Best Pictures of 1933 – Footlight Parade (#10)

Number 10: Footlight Parade (U.S., Dir. Lloyd Bacon)

There is so much that’s wrong with Footlight Parade that I had a hard time understanding why I enjoyed it so much.  Musicals have never been my favorite genre and I’m always a little tougher on them.  So how could a story about a producer of musical prologues (numbers staged before a film in the Depression era), breaking his back and straining his creativity for a big contract while looking for love, hold my attention so completely?  Whenever I think back to this movie’s fast-paced dialogue, glittering musical numbers staged by Busby Berkeley, and cast of manic characters I come back to two things: James Cagney and Joan Blondell.  They are perfectly matched with Blondell playing Nan, the long suffering lovelorn secretary to Cagney’s Chester Kent.  They are both fantastic.  Cagney, in a departure from his star making turn in The Public Enemy, easily slips into musical comedy and handles the scripts crackerjack dialogue with ease.  After an assistant suggests a stale idea for a number, without missing a beat Cagney shoots back, “I almost fell out of my cradle when the Schubert Theater did that back in nineteen hundred and twelve.”  And Blondell, secretly in love with her boss, is ever faithful both to him and to the show (but they really go hand in hand).  Of course he can’t see her love for him and chases one wrong woman after another, with Nan there to pick up the pieces.  Her big eyes moon over him every time they’re together.  I love how she gets territorial when her phony roommate gets her hooks in Kent.  She doesn’t come out and sabotage the relationship; she just bides her time, making sure to get in her wisecracks whenever she can (“As long as they have sidewalks, you’ll have a job.”).  She knows it will fall apart and loyally waits for Kent to come around.  (You always have to wonder why intelligent women would want a man who always picks awful women.)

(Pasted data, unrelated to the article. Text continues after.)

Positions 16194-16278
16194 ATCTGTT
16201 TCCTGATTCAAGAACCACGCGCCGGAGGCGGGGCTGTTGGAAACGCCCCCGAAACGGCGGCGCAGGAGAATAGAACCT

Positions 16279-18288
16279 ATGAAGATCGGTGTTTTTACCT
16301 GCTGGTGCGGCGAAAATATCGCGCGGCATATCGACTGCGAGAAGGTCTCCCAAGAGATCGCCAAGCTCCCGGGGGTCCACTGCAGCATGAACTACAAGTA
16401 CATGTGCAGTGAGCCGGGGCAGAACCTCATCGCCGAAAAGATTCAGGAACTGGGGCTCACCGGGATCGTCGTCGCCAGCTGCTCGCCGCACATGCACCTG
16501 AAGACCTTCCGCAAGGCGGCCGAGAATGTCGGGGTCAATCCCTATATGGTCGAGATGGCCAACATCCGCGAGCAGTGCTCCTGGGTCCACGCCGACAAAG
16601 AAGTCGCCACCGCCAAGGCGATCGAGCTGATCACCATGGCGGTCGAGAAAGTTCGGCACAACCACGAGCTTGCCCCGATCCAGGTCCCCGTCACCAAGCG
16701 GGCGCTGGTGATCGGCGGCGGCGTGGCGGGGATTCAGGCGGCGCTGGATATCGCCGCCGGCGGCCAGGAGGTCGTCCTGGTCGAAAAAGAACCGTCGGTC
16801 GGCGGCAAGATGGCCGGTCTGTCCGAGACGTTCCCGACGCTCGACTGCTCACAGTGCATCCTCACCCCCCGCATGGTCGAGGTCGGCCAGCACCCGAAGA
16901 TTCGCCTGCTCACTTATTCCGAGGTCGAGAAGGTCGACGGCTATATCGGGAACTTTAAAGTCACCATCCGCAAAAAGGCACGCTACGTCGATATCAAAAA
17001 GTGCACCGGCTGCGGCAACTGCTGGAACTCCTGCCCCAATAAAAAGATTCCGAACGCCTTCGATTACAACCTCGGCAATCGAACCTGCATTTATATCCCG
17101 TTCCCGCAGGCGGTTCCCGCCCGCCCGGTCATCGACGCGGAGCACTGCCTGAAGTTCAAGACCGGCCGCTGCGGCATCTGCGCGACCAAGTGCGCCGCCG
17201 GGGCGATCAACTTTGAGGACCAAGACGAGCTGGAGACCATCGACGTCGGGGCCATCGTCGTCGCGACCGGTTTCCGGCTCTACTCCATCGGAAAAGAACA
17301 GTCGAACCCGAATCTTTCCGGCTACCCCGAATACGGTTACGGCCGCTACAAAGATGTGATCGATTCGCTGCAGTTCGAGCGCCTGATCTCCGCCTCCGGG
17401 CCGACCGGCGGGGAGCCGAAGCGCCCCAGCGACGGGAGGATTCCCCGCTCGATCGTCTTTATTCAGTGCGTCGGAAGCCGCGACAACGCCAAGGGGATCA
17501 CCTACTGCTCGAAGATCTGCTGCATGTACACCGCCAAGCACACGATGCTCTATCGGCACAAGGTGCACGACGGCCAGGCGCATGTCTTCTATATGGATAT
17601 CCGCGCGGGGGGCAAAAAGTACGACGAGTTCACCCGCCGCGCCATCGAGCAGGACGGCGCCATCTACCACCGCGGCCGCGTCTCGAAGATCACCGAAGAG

I have some trouble with Ruby Keeler’s character who begins the picture as a competent, intelligent and efficient employee – symbolized by glasses, school marm-ish clothes, and excellent diction.  When Dick Powell’s character, attracted to the possibility of the woman rather than the actual woman, chides her for not being ladylike enough for his taste (“You aren’t alive. You’re not a bit feminine!”), she suddenly discovers that she never really needed glasses, that makeup is sold in drug stores, and that she really knows how to dance.  She becomes the star of the show alongside Powell and never shows another hint of intelligence.  I like that Cagney’s Kent is ambivalent about Keeler going on the stage.  He sadly shakes his head and bemoans her choice: “The one girl who showed any sense around here.”  Too bad the picture didn’t give her the opportunity to have any more sense once she put on the tap shoes.

I know that the musical numbers were meant to be the main attraction of the picture, but they go on way too long and one of them planted the song “Shanghai Lil” in my head for a couple of days.  Despite their length in relation to the rest of the picture, they are impressive.  One thing I like about Busby Berkeley numbers in general and in Footlight Parade in particular is the way he broke free from the natural constraints of the stage and embraced cinematic technique.  Nothing you see in this movie could have ever happened on any real stage.  We see massive scenery changes, aquatic numbers, birds eye shots showing off kaleidoscope patterns, close ups, costume changes in a flash.  But that is the joy of movies like this: they show us what is possible on the screen, not in reality.  And Footlight Parade is definitely escapist fare with so much style, charm and wit that we can’t help but fall for it, flaws and all.